There’s evidence that Colorado’s red flag law may have prevented murders and mass shootings, but there are striking disparities in how law enforcement and courts decide who should be required to give up their guns. [CPR News]
As America’s gun violence epidemic continues, a recent flood of federal dollars is providing an opportunity for community-based violence intervention programs to prove the value of their work — but the challenges are immense. [The New Yorker and ProPublica] Context: There’s evidence that community violence intervention is effective, but large-scale traditional academic study of this type of work is rare.
Top California lawmakers announced a bill that would further strengthen the state’s gun restrictions after a string of mass shootings in recent weeks. A gun-friendly federal judge in San Diego is likely to hear a challenge by firearm advocates — and he might have the Supreme Court on his side. [Los Angeles Times/San Francisco Chronicle]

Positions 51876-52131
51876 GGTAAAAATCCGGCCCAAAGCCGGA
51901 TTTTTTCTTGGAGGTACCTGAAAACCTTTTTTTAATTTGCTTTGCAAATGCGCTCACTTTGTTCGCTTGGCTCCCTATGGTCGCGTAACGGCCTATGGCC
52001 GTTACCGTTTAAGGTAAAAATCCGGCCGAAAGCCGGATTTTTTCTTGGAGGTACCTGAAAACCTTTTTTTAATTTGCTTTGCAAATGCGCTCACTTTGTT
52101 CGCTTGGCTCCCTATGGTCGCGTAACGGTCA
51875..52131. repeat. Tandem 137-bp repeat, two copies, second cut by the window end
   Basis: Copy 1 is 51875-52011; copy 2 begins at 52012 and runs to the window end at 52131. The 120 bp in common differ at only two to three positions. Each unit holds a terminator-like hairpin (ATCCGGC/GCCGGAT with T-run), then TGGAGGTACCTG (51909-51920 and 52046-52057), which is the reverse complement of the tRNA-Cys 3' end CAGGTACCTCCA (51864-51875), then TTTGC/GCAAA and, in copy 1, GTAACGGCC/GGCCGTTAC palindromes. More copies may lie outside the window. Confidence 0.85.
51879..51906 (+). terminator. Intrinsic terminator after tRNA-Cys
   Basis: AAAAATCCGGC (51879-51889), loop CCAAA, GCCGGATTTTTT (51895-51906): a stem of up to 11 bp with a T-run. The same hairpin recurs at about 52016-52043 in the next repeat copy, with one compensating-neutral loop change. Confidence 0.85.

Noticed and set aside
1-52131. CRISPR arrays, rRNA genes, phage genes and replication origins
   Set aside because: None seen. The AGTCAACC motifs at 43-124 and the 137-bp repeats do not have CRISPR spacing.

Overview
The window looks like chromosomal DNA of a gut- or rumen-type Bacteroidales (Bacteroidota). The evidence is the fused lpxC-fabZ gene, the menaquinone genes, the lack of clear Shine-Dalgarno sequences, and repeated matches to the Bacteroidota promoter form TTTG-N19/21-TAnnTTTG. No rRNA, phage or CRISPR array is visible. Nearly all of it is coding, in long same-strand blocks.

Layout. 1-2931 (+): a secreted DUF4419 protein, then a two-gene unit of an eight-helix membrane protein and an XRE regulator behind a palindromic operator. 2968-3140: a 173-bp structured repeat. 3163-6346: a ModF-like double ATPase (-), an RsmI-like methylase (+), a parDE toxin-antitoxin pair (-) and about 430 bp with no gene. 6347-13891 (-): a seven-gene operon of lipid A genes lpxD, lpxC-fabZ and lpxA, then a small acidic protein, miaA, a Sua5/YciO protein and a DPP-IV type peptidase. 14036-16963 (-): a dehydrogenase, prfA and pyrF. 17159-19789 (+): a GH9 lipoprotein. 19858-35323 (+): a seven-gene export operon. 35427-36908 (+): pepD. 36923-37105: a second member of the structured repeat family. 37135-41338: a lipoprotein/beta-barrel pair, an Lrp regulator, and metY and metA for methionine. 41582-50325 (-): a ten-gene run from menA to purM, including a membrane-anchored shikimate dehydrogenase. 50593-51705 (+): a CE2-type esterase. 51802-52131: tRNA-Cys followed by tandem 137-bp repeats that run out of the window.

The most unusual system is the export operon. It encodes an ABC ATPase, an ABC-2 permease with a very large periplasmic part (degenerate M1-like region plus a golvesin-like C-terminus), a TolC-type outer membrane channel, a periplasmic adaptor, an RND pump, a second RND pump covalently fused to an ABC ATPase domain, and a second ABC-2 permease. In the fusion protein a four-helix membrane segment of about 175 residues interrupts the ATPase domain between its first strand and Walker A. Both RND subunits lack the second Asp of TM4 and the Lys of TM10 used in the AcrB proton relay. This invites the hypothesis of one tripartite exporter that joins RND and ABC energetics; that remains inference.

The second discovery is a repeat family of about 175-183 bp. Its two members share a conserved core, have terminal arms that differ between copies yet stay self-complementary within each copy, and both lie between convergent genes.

A Florida lawmaker introduced “constitutional carry” legislation, which would allow people to carry concealed guns without permits. The same day, at least 11 people in Florida were injured in a drive-by shooting. [Tallahassee Democrat/The Ledger]
Ahead of Joe Biden’s State of the Union address, more than 100 gun safety groups called for the president to announce a comprehensive plan to prevent firearm deaths, including declaring gun violence a national emergency. [Politico] Context: Gun reform advocates who supported Biden have long been frustrated by the president’s underwhelming performance on gun reform.